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Mindfulness is about bringing curious attention to things that are present right now; like the body, breath and sound. By bringing curiosity, acceptance and attention to these things we begin to cultivate a present-moment awareness and train our “attention muscles”. This ten-minute meditation teaches awareness of breath and sounds.

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Our minds are thought machines that roam wild when left to their own devices; sometimes leading us into ideas or memories that cause anger, sadness, craving or self-pity. Paying attention to the present moment and bringing awareness to our thoughts decreases the effect that they have on our lives. The next five minutes will be directed to paying attention to breath and thoughts.

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This meditation practice is dedicated to bringing awareness to emotions and emotional experiences, allowing you to observe them non-judgementally. Our reactions can increase the effect of negative emotions and experiences on our lives. This five-minute exercise helps build resilience to intense emotions and teaches the skill of observing the experience instead of reacting to it.

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Mindfulness is not only about taking five to ten minutes a day to sit and meditate. The awareness and attention that it cultivates is useful in everyday moments. This one-minute exercise places a comma in your day by taking a moment to become aware of the body and breath, thoughts and sounds, smells and sights. A fantastic pause in the day to use as many times as possible!

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This introductory session of your Smiling Mind program will explain what Mindfulness, and your next ten Smiling Mind sessions, is all about. It also guides you through your first experience in cultivating Mindfulness with a five-minute breathing meditation. We suggest you choose a quiet room where you can sit undisturbed for ten minutes while you enjoy the first session of your Smiling Mind program.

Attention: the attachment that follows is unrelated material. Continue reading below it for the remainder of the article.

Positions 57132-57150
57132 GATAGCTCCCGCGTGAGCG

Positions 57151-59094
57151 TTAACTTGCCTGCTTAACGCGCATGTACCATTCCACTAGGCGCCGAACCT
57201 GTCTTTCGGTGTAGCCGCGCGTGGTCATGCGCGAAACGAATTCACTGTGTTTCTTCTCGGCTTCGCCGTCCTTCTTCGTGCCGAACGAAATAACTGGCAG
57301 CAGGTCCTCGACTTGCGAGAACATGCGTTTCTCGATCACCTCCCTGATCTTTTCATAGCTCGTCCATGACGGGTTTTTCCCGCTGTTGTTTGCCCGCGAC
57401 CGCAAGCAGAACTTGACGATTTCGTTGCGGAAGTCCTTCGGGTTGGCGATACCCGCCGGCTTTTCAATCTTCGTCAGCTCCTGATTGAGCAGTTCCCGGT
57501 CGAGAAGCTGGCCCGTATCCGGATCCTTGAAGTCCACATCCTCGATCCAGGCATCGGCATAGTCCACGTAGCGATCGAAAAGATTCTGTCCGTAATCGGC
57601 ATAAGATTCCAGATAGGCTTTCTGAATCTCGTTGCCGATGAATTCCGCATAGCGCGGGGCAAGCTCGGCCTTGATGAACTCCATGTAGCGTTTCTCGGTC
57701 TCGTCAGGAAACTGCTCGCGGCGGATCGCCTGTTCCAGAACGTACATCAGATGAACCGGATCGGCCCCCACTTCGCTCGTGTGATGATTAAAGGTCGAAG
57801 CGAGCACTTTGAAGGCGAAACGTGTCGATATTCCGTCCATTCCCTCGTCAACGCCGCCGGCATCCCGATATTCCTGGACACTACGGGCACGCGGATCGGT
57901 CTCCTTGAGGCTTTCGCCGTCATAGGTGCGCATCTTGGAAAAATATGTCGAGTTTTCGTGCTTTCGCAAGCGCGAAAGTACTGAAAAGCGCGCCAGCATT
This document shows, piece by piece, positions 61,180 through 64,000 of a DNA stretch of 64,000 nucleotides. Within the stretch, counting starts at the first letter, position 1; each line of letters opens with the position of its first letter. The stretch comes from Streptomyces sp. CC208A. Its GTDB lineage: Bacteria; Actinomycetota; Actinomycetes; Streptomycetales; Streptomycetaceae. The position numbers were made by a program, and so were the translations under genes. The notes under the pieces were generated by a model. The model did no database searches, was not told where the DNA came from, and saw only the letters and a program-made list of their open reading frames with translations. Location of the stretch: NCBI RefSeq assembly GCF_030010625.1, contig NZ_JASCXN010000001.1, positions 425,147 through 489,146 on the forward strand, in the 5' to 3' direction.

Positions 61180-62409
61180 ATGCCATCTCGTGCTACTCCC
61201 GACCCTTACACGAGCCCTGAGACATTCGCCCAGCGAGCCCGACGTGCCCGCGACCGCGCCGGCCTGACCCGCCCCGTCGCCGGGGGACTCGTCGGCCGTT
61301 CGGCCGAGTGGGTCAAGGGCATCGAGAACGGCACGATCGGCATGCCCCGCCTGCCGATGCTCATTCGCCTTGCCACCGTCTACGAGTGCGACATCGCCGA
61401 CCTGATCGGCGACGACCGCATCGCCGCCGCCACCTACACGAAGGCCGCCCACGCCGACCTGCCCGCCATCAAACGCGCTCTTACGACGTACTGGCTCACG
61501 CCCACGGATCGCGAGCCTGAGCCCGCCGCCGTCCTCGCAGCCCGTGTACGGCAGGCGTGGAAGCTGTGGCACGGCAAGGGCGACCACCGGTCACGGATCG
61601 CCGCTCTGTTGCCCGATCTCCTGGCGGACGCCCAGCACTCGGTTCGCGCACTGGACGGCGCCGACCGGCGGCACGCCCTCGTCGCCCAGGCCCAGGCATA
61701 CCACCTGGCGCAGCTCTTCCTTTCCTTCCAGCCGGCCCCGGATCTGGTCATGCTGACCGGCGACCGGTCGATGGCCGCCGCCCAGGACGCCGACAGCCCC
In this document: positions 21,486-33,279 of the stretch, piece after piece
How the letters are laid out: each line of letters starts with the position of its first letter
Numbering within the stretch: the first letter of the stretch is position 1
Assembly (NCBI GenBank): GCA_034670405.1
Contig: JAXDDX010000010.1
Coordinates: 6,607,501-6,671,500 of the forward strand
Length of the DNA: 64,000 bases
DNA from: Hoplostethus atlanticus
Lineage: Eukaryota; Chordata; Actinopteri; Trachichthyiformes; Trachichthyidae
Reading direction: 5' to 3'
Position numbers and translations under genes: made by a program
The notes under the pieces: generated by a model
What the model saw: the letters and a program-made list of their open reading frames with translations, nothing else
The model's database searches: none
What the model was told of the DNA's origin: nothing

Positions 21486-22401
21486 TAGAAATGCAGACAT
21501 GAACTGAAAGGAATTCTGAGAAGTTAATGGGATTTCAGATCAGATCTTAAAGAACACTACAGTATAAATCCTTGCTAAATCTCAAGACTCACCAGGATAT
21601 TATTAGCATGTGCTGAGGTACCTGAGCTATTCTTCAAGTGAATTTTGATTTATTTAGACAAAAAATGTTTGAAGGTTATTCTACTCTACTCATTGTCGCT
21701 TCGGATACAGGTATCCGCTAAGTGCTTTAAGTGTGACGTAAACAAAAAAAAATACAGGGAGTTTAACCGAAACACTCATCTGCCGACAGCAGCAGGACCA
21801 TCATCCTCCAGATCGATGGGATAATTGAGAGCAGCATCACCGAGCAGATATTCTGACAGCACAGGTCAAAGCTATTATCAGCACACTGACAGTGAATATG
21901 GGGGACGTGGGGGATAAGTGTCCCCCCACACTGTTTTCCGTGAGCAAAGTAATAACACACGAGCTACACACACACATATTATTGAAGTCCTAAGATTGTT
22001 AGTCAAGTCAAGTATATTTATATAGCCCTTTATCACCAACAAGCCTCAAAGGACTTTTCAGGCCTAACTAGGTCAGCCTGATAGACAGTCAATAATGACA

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We often think of meditation as something that is practiced in complete silence in cross-legged position on a mountain top. The truth is that you can meditate anywhere. In fact, you can use the sounds, smells, tastes and sights in your environment as objects of your meditation. This can be great fun and it takes a lot of practice. In this 8 minute Smiling Mind session we will show you how to bring mindful awareness to the sounds around you as a part of your meditation.

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For today’s meditation you will need a piece of fruit or chocolate. In the previous Smiling Mind session you saw how sounds can become a part of your meditation practice. In this six-minute session we will show you how being mindful of tastes can turn eating into a meditation practice. You might be surprised how many things you didn’t know about your piece of fruit or chocolate!

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You may have noticed that when you sit still and meditate for a few minutes you feel all kinds of sensations in your body: pain or itching, pressure or discomfort, heat or cold. Today your meditation will bring your attention to all these different sensations in your body, and encourage you to accept every sensation that arises with kindness and curiosity—even when the sensation is one that you dislike, such as pain or strain. The next ten minutes will allow you to scan your body non-judgementally, from the tips of your toes to the top of the head.

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Now that you have been meditating for a few weeks you might be ready to bring mindful awareness into your life without having to sit somewhere with your eyes closed. There are many ways that you can bring mindfulness into everyday activities, one of which is meditating while you walk. We’ll show you how to do this in a seven-minute exercise. Once you’ve practised this technique you can start meditating while walking down the hall at school, at home or even outside. Just remember to be mindful of what is going on around you if you try this while walking outside!

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This is a ten-minute session is designed to help you deal with emotions mindfully. We all experience emotions and sometimes they can take hold of us, affecting how we behave and react to situations. When we let emotions like anger or sadness take over, our reactions might hurt others and/or ourselves. Paying attention to our emotions in meditation can make it easier to stop ourselves reacting to them in hurtful ways.

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